And maybe Marketplace will convince me to pay them one of these days...Marketplace for Thursday June 5, 2014by Stacey Vanek SmithPodcast Title What negative interest rates mean for the EurozoneStory Type News StorySyndication SlackerSoundcloudStitcherSwellPMPApp Respond No
If the sale goes through, T-Mobile would join Sprint as the second U.S. wireless company acquired by Japan's Softbank. It would unite America's third- and fourth-ranked carriers.
The human brain uses two different specialized regions to navigate, scientists say, with one charting a straight line to the destination, and the other figuring out the turns along the way.
If you’ve got to go to the hospital – one that’s near your home or very far from it – you’d want your prescriptions, past procedures, and all the rest at your doctor’s finger tips.
And while sharing that kind of data could reassure consumers and save perhaps as much as $80 billion a year, it remains a fantasy for most patients.
“Everybody in the medical field knows there are economies to be gained there if we would just work together and share the information,” says former Beth Israel Deaconess Medical Center CEO Paul Levy. “And yet the industry, for the most part, is dead set against doing that.”
After nearly ten years running one of the premiere institutions, Levy says he came to see that hospital executives don’t trust each other enough to work together. But what is out of reach for most patients in America is becoming a reality in one of America’s poorest and most troubled cities, Camden, New Jersey.
It’s a potential blueprint, say executives involved in the program.
“You get three health systems to come together who are competitors who on Monday, Wednesday and Friday want to kill each other in the marketplace, but on Tuesday and Thursday are putting together a coalition that is taking better care of patients at lower costs,” says Dr. Anthony Mazzarelli, a Senior Vice President at Cooper University Health System in Camden.
Cooper, Our Lady of Lourdes Hospital and the Virtua health system have all agreed to share patient data on the city’s 30,000 residents enrolled in Medicaid. They’re doing that through what’s called a health information exchange – or HIE.
The Virtua Health Systems building. (Photo: Jessica Kourkounis)
The value, says Virtua attorney Deborah Mitchell, is that doctors and hospitals can track who is where, when they are there, all in real time.
“Now a doctor will know, 'This patient was at Cooper yesterday, now why are they are Virtua’s ER today? What’s happening with this patient?'” she says.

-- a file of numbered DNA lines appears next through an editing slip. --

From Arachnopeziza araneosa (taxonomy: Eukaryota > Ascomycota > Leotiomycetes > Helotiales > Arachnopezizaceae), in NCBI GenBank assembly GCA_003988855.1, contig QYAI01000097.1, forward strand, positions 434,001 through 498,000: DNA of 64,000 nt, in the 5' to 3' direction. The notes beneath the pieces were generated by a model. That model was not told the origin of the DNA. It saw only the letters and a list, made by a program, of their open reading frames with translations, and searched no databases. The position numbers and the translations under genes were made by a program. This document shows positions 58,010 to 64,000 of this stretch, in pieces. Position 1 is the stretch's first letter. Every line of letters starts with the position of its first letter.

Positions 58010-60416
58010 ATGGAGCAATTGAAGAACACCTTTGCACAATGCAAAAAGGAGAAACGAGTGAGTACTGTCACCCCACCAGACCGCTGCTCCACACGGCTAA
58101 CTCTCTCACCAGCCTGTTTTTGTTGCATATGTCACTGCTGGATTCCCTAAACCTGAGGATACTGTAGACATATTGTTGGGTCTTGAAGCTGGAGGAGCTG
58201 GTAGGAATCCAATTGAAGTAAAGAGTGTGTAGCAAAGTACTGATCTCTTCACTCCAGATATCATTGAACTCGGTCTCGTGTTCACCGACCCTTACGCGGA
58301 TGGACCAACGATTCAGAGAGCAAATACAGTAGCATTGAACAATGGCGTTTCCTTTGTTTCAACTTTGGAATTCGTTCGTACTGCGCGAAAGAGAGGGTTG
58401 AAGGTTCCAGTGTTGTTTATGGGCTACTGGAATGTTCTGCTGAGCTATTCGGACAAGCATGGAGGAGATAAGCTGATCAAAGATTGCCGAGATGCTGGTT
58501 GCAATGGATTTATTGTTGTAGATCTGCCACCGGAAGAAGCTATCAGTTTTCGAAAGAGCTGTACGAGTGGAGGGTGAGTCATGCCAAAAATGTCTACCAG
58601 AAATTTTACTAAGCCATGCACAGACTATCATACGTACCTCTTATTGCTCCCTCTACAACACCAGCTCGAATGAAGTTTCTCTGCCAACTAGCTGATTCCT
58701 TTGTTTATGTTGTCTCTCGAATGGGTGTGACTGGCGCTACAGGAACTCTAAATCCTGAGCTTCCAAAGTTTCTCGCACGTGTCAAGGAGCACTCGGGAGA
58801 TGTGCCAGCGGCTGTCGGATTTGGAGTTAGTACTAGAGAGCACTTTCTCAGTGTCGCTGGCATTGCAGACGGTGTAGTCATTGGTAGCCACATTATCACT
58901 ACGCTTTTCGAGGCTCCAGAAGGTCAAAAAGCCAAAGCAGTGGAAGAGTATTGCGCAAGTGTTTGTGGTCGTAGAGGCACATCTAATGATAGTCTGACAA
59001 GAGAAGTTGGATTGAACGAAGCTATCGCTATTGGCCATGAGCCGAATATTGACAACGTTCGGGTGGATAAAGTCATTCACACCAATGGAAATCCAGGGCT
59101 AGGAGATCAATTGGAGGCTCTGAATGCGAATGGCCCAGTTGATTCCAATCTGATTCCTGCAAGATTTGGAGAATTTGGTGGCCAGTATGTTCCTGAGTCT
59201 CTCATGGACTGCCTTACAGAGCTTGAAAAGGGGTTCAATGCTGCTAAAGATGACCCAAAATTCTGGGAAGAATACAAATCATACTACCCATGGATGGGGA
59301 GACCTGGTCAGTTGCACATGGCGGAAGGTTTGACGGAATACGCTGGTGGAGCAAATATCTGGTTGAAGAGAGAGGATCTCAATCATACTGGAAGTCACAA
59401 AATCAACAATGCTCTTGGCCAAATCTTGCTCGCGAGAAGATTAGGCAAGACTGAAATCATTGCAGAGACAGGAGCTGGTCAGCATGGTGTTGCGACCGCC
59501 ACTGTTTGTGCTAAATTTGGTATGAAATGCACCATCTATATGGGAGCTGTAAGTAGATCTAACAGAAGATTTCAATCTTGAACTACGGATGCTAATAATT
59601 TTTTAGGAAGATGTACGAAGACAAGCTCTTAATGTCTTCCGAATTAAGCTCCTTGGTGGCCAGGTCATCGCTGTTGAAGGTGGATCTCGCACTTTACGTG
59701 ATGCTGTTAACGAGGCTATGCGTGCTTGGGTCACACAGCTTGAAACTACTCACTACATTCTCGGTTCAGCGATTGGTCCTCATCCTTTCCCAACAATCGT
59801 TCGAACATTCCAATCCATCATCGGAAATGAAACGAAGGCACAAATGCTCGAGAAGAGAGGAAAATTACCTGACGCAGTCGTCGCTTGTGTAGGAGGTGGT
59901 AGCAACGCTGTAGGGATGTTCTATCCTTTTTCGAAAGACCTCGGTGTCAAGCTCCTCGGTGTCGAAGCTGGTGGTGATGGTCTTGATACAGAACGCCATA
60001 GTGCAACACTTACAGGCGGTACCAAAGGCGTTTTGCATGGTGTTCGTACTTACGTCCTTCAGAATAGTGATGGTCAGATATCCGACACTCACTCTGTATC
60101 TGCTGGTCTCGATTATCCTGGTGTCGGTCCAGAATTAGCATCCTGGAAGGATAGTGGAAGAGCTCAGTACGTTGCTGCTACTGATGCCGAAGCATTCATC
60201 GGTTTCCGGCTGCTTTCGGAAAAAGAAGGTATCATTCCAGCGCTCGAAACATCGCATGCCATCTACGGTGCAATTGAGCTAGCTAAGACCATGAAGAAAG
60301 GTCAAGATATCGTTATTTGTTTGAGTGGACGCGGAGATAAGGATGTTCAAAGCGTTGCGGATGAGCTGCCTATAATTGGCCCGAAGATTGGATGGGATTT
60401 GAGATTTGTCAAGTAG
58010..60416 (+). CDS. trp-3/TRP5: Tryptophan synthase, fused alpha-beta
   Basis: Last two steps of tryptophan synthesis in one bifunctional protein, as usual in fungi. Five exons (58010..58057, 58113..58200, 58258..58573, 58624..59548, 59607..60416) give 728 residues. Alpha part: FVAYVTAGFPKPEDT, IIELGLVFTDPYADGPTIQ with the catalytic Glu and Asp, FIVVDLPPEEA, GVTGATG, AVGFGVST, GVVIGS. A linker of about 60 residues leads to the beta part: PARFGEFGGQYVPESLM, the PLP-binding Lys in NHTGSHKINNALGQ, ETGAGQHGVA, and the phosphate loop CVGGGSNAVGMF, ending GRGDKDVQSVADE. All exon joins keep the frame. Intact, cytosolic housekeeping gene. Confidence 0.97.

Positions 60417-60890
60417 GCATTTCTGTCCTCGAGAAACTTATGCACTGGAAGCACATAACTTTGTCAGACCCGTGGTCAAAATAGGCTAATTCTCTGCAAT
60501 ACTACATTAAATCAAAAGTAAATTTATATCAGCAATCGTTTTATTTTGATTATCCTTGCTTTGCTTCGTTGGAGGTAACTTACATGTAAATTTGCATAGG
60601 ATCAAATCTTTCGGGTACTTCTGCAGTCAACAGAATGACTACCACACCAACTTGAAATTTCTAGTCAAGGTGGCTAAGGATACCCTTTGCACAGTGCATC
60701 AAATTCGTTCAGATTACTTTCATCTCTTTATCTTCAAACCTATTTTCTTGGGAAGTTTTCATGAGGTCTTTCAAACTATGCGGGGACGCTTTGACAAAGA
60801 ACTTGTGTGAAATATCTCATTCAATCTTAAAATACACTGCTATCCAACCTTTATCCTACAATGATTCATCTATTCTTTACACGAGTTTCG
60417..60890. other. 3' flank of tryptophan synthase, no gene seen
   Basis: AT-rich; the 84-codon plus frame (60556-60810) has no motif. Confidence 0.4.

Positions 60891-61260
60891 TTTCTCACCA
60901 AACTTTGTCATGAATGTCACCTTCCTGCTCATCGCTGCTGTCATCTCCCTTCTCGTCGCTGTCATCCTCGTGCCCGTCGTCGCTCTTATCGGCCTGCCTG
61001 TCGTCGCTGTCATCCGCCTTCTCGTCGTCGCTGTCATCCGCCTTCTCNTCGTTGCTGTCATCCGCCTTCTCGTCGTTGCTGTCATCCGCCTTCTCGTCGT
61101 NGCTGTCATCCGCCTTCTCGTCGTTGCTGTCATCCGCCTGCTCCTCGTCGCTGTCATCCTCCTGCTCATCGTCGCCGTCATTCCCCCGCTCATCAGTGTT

To put Camden in context, there are only 119 HIEs around the country and they’re generally more limited. University of Michigan health policy professor Julia Adler-Milstein explains for most of us our information may be shared with some doctors and hospitals.
For Medicaid patients in Camden the HIE involves virtually every health provider.
“Is what is happening in Camden in the best interest of their patients?” Adler-Milstein says. “You would say yes. You go to most other places, you would say no.”
Adler-Milstein says it’s hard to criticize hospitals and physicians. After all, she says, they’re just following the economic incentives they see.
In that way, Camden’s hospital executives are no different.
“The common denominator is we all can kind of win,” says Cooper’s Mazzarelli.
What’s different in Camden is data.
Long before the HIE, Dr. Jeff Brenner began tracking some of the city’s sickest and most expensive patients, the patients hospitals had lost money on for decades. And he told docs and executives often mesmerizing and horrific stories -- like one guy who had 300 emergency room visits in a year.
“I mean there’s only 365 days,” says Mazzarelli. “I think before this every health system thought they were carrying the burden and now you realize, ‘Wait, wait, we are all carrying this unbelievable burden on the same patients.’”
Those stories cracked opened the door to modest data sharing in the city. And that helped the hospitals get their arms around the problem.
Pretty soon, Kim Barnes, with Our Lady of Lourdes, says everybody could see it was in their economic best interest to share patient data, at least on their Medicaid patients.
“You realize that problem is going to be solved by partnering, by developing better transitions and handoffs among providers,” she says. “Those pictures are painted very clearly when you see the data.”
What took Camden so long to do might be quicker in San Diego, Kansas City and Miami as incentives move and more and more providers get paid to keep costs down.
Mazzarelli predicts that’ll be enough to get hospital executives over the hump to break bread with their competitors.
“Executives, I think – and I can say this, being one myself – I think we look at where our incentives lie,“ he says. “I wish that shifting the incentives of how people get paid didn’t change things in our healthcare system, but it’s becoming pretty clear it probably will make a difference.”